The Future of New York?
Posted: November 8, 2013 Filed under: Economics, History, Mediasphere | Tags: Bowery, Eastern Time Zone, History, Leland Bobbe, Madison Square Garden, Manhattan, media, New York, New York City, Photography, Times Square, Wall Street
Gritty 1970s pictures show New York City in decline as crime soared a hundreds of thousands fled to the suburbs
From the Daily Mail Reporter: The 1970s are considered a low point for New York City. More than 820,00 people fled the crime and an unreliable transit system over the course of the decade, moving from the city to the suburbs. The city went nearly bankrupt as Wall Street sputtered under the economic stagnation of the era.
Down time: The economy in New York City sputtered to a halt in the 1970s, leaving tens of thousands without work. These men were seen napping on a stoop on 30th Street in Manhattan’s Chelsea neighborhood
Down time: This man waits for nothing in particular as he drinks a beer in the Bowery
Photographer Leland Bobbe captured the gritty, sometimes desperate nature of the men and women who populated New York in the 1970s.
Pimps and prostitutes haunted Times Square. Drug dealers worked openly.
Buildings went vacant and became home to squatters as they fell into disrepair.
The subway became unreliable and dangerous. Muggings and rapes were reported on trains and in the dark tunnels underground.
Bums: The Bowery became a haunt for the homeless, drunkards and other men of ill-repute. It has since been transformed and includes several luxury condo developments
Homeless men became so common in the Bowery that the city became known for its ‘Bowery Bums,’ who camped out on the street
Ladies of the night: Prostitutes also populated the Bowery, plying their trade with johns who wandered in. Here, a man negotiates the price for a prostitute while two others walk past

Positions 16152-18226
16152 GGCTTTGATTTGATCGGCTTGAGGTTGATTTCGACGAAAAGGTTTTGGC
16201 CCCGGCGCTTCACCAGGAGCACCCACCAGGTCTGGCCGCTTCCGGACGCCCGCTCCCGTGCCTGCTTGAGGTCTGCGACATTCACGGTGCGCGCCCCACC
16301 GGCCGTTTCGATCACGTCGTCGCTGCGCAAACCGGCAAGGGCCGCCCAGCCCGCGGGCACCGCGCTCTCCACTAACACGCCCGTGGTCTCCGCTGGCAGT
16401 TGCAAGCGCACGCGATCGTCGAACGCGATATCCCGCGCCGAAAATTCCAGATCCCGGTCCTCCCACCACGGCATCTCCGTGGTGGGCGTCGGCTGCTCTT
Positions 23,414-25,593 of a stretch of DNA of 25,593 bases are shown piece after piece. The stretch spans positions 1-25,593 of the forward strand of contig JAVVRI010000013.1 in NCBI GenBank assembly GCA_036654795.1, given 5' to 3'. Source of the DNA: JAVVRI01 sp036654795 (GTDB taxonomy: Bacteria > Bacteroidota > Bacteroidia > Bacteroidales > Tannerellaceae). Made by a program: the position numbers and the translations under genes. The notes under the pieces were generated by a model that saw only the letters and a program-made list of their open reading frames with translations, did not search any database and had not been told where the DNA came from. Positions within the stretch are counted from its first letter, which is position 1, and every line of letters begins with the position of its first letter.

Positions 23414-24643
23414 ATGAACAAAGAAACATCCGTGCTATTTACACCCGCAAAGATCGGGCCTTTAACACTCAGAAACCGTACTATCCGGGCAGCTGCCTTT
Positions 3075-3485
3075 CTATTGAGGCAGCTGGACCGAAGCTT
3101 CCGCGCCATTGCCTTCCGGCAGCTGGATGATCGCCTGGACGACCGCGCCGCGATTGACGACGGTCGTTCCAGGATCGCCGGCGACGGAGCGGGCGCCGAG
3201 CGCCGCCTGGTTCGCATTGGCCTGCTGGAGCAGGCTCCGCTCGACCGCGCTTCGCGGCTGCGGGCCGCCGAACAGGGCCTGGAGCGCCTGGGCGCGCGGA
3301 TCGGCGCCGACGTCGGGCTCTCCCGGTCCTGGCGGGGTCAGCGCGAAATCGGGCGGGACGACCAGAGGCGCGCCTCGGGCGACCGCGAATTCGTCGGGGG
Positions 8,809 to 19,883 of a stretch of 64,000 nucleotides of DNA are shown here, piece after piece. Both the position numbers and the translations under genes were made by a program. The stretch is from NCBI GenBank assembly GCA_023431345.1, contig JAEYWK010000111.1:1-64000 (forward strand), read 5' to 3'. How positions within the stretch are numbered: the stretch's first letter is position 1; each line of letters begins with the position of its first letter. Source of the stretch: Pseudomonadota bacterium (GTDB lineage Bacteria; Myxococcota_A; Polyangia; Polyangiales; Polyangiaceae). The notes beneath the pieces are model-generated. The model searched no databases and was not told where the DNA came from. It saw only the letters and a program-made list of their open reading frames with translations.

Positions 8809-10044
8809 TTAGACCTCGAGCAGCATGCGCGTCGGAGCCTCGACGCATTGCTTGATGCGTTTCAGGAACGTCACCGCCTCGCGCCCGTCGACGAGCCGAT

The population dropped to less than 7.1million – erasing four decades of growth. By 1980, the population was only slightly higher than it was in 1930.
The city nearly went bankrupt, but the teachers union agreed to invest $150million in city bonds.
President Gerald Ford in 1975 vowed to veto any bill giving New York money to bail out the city’s troubled finances.
That decision resulted in the infamous New York Daily News headline: ‘Ford to City: Drop Dead.’
Later, he reversed course and shelled out $2.3billion in federal funds.
Run down: The men of the Bower were largely neglected until the 1990s when the city began to clean up its homeless problems and workers made an effort to get them into shelters
The neglected denizens of the Bowery lived together in groups and scrounged what little food, drink and shelter they could
Two men are seen sleeping together on the street in the Bowery
Now hip young people live in the Bowery in newly-refurbished and re-modeled tenement houses. The Bowery no longer carries the stigma that it did in the 20th century
Protesters at the 1976 Democratic National Convention at Madison Square Garden mocked President Gerald Ford’s pardon of Richard Nixon in 1974
This anti-abortion protester at the convention supported Alabama Governor George Wallace, a segregationist
In Hell’s Kitchen, a man peers out of his apartment building from an old, battered window
In the Lower East Side, an old Jewish man leans on his cane at a park bench
Nap time: A man sleeps on the subway. The subway system became rife with crime as riders became the victims of rapes and robberies
A blind woman plays the accordion for tips on the subway. Train troubadours still ply their trade on the city’s subway system
PUBLISHED: 17:47 EST, 8 April 2013 | UPDATED: 09:21 EST, 9 April 2013